From Tough Negotiation to Complex Integration: Implications of Adversarial and Collaborative Relationships on Electronic Procurement Systems

From Tough Negotiation to Complex Integration: Implications of Adversarial and Collaborative Relationships on Electronic Procurement Systems

Tadhg Nagle (National University of Ireland, Galway, Ireland), Patrick Finnegan (University College Cork, Ireland) and Jeremy Hayes (University College Cork, Ireland)
Copyright: © 2009 |Pages: 21
DOI: 10.4018/irmj.2009061904

Abstract

For many organisations e-Procurement has become a necessity. Nevertheless, while e-procurement has generated considerable hype the phenomenon is generally under-researched despite the fundamental impact that e-Procurement has on the nature of inter-organisational relationships This paper explores the effects that business-to-business relationships have on e-Procurement systems using a field study of 6 companies. The study classifies business-to-business (B2B) relationships as being adversarial and collaborative, where adversarial relationships include attributes such as tough negotiation, short-term contracts and multiple sourcing, while collaborative relationships include cooperation, mutual benefit and trust, strategies such as cross-functional team decision-making, supply base rationalisation, and long-term contracts. The effects of both relationships on the electronically supported transaction phases of the procurement lifecycle are examined. The research findings indicate that adversarial relationships have most effect on the sourcing phases whereas collaborative relationships most affect the, fulfilment, and consumption phases of the procurement cycle. This further highlights the need for practitioners to manage and understand the interorganisational relationships within their business.
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Introduction

Western civilisations have tended to respect and reward individual rather than group initiatives. Such individualism extended to Western businesses where organisations consider their competitors, and very often their suppliers, as the enemy (Opper & Fresko-Weiss, 1992; Roper and Weymes, 2007). This is reflected in organisational theory as researchers traditionally view organisations as single entities characterised by bureaucratically-determined hierarchical structures that operate by placing individuals in predefined functional roles (Czarniawaska-Joerges, 1992). Business strategies have consequently focused on neutralising competitors to gain control over their buyers or suppliers (Porter, 1985), although recognising that some cartels did operate. Currently, competitive pressures are focusing greater attention on co-operative ventures with partners, even if some relationships are based more on power than co-operation (cf. Webster, 1995). In particular, electronic commerce enables organisations to create improved connections with trading partners and increase global competitiveness (Ngai & Wat, 2002). It has consequently spawned new business models and radically transformed existing ones (Hayes & Finnegan, 2005; Wise & Morrison, 2000). A lot of change has occurred at the business-to-business (B2B) level, with such applications accounting for the ‘largest dollar volume of transactions’ in e-Commerce (Albrecht et al., 2005). Of particular interest is electronic procurement, which has changed the nature of purchasing (Telgen, 1998) by building on existing experience with Electronic Data Interchange (EDI) and Just in Time (JIT) operations (Chaffey, 2002; Kim & Shunk, 2004) Internet technologies including ‘Intranets’ and ‘Extranets’ have been critical for electronic procurement by facilitating integration and coordinating across organisational boundaries (Grover & Malhotra, 1997). Indeed, such integration and coordination has resulted in e-Procurement having a fundamental impact on the nature of inter-organisational relationships (Roberts & Mackay, 1997). Nevertheless, additional research is needed on the influence that business-to-business relationships, which are a major source of competitive advantage (Dyer & Singh, 1998), have on e-Procurement systems (Knudsen, 2003). Indeed, the importance of interorganisational relationships cannot be understated as recognising the characteristics and type buyer/supplier relationship is one of the key strategic decisions for the procurement function (Virolainen, 1998; Matthyssens & Van den Bulte, 1994). In particular, Tanner et al. (2008) argue that management of interorganisational relationships is of crucial importance to e-Procurement and, thus, should be the primary topic of interest in future research.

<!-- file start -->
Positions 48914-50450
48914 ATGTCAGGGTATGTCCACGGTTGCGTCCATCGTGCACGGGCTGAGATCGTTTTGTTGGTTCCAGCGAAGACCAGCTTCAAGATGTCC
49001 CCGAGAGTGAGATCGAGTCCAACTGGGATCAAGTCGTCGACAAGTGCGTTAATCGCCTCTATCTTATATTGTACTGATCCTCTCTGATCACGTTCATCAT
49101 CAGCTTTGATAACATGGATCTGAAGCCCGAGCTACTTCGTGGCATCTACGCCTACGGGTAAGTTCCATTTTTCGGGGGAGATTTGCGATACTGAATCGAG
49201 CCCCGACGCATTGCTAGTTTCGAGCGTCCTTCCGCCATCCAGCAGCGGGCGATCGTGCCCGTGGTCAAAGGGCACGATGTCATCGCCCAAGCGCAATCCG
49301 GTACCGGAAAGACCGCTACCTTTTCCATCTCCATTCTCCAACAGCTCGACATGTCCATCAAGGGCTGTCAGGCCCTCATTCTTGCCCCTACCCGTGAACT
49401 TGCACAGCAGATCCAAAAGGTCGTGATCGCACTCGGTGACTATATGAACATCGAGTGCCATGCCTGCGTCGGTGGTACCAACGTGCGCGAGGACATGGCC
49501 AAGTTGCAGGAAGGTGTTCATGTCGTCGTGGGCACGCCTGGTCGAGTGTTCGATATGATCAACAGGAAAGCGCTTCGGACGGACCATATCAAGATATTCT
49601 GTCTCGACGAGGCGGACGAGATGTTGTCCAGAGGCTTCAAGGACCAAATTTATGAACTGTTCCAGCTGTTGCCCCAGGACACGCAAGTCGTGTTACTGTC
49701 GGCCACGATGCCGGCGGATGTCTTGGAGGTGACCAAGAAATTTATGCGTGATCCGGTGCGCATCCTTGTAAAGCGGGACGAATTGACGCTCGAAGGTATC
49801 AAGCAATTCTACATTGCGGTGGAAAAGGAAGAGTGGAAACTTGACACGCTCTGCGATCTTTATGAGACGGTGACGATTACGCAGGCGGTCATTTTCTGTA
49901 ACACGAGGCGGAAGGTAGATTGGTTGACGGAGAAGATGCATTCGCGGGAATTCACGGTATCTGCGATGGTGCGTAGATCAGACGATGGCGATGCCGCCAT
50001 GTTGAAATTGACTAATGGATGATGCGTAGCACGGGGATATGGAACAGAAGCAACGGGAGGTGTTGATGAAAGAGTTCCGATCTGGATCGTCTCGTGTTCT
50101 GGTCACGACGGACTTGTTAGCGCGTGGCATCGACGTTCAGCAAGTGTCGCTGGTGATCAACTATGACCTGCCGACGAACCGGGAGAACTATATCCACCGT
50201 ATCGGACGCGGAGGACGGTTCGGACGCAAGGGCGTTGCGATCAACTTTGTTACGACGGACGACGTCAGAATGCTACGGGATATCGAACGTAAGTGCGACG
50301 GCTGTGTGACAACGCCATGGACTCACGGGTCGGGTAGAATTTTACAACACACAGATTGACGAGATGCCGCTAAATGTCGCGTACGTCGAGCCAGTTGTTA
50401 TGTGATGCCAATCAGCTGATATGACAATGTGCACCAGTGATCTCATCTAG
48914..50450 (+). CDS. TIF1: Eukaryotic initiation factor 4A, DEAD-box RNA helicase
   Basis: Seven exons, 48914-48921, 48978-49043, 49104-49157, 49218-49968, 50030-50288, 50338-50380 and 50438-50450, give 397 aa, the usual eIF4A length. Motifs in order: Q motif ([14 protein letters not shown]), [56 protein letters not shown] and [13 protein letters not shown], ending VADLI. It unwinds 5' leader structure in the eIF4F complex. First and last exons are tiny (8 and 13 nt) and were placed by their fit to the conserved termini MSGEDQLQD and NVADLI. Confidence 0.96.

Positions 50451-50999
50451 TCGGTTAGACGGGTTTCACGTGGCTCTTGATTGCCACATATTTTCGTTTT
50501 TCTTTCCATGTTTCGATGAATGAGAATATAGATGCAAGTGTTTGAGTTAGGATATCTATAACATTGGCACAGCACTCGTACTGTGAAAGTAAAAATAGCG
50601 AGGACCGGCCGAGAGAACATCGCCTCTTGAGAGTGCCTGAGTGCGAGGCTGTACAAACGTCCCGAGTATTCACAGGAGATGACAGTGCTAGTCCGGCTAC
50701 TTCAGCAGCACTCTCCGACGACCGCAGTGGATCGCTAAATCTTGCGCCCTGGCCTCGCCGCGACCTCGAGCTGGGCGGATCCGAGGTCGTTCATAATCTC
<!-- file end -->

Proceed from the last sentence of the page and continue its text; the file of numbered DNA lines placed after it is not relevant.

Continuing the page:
To this end the objective of this research is to explore the effects that business-to-business relationships have on each of the transaction phases of e-Procurement using a field study of 6 organisations. The research questions are as follows:

  • 1.

    What are the effects of adversarial relationships on the transaction phases of e-Procurement?

  • 2.

    What are the effects of collaborative relationships on the transaction phases of e-Procurement?

The next section presents the theoretical foundation for the study. This is followed by an examination of the research methodology utilised. The findings reveal that B2B relationships have most effect on the sourcing, fulfilment, and consumption phases of the procurement cycle.

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